“Thomas, look!” he whispered hysterically pointing at the rolling hills down by the water. I had no idea what he was pointing at, but I instinctively grabbed my binoculars dangling from my neck. “A mountain lion!” Tony blurted out. I almost started laughing. Continue…

Punta Tombo and Península Valdés

You’ve seen the videos, a killer whale surfaces behind the waves and slowly approaches a desert beach. Unaware of the encroaching danger, a seal pup strays away from its mother and cluelessly frolics at the edge of the surf. Suddenly, the massive orca lunges up onto the golden sand and tears the pup into the water. This is the wild coast of northern Patagonia!

Yes, Argentina’s southern province is a scenic powerhouse boasting glaciers galore, rocky peaks, powder-blue lakes, and thousands of kilometers of desert steppe, but it also doubles as one of the planet’s best wildlife destinations. While much of the world has its eyes on popular locations such as the Galapagos, Komodo or the Serengeti, naturalists in the know are exploring the lesser-known coasts of northern Patagonia. Two of the region’s more spectacular sights are the famous orca hunting grounds on Península Valdés and the world’s largest Continue…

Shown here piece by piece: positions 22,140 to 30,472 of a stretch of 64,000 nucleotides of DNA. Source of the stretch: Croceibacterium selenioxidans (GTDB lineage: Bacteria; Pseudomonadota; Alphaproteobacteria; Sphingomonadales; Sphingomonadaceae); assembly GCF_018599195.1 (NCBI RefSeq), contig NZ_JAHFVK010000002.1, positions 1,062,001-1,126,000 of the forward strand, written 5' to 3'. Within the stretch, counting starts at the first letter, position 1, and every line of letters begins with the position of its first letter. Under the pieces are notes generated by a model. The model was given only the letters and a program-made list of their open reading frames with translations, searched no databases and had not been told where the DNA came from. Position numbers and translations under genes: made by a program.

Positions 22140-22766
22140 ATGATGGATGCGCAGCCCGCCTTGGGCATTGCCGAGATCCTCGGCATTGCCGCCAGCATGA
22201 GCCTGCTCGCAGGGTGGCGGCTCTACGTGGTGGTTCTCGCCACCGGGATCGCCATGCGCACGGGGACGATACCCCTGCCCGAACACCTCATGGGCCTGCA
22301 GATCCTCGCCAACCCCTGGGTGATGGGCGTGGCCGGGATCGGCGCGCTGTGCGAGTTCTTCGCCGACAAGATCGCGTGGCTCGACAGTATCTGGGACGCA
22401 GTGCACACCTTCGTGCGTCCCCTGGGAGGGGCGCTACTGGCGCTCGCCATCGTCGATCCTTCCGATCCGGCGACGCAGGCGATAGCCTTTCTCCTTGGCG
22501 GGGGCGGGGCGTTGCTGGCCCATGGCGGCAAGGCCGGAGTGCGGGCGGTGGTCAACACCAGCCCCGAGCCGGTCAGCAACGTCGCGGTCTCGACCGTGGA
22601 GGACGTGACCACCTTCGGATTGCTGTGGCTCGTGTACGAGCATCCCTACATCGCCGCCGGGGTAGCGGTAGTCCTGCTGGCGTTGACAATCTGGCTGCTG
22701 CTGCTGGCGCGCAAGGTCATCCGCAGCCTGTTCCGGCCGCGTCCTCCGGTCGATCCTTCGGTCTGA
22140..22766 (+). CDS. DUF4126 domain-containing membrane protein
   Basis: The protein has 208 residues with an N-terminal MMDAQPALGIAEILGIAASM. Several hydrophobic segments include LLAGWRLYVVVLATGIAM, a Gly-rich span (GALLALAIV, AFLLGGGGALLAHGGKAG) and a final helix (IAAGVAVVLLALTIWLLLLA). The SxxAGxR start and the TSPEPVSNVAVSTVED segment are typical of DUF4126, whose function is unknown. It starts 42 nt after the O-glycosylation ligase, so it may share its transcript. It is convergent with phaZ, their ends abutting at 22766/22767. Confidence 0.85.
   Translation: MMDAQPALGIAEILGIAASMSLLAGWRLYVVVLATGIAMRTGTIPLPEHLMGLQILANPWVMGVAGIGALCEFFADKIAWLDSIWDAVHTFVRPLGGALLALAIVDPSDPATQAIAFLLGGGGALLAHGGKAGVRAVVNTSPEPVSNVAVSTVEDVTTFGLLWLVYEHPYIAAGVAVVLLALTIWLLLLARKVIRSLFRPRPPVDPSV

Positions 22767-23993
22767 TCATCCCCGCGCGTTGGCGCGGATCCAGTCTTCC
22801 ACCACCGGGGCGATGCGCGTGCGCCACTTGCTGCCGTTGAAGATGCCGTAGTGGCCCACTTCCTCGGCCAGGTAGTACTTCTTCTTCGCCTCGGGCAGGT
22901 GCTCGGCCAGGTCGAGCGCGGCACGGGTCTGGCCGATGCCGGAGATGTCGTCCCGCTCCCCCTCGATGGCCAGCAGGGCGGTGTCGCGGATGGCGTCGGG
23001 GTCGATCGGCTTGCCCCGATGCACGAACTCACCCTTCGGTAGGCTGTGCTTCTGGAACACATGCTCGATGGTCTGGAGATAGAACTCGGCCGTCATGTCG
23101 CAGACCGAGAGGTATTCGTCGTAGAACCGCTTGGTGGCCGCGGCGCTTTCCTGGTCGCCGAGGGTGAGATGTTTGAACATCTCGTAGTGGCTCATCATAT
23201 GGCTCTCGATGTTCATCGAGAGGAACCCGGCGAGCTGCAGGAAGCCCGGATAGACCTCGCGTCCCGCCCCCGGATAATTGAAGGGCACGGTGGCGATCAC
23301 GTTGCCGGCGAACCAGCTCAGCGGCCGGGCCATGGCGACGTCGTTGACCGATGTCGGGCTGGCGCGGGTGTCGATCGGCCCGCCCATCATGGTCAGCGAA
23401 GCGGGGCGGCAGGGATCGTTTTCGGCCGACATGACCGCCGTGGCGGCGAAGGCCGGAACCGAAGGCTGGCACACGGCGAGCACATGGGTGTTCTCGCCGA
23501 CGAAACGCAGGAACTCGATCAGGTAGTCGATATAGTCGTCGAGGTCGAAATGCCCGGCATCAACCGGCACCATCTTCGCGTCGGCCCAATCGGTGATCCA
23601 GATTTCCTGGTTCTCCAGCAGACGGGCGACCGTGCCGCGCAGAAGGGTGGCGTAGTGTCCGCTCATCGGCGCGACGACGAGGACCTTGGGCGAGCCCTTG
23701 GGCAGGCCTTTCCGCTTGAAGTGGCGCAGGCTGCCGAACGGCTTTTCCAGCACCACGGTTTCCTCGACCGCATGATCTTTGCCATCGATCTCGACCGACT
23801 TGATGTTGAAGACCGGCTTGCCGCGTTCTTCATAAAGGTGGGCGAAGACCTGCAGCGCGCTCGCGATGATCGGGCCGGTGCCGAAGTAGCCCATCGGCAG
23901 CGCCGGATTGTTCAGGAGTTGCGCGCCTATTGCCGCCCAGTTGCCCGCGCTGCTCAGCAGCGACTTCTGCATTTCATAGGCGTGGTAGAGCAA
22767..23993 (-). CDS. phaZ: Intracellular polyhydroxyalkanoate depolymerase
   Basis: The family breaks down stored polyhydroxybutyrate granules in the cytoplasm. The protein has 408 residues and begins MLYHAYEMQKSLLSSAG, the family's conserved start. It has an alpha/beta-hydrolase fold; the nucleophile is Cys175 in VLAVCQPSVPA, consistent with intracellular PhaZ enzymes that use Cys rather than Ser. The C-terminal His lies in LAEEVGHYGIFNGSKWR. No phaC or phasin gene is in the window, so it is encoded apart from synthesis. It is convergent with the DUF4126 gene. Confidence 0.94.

A Second Glance at Evolution

Imperial Shags

Quick, take a look at the picture above. What do you see? If you glance quickly enough, you’re quite likely to make the same mistake we did.

While strolling along the waterfront in Punta Arenas, Chile, we happened to spot a large group of black and white birds on the beach in the distance. “Oh penguins! Smack-dab in the middle of town!” we exclaimed. But we were wrong. Continue…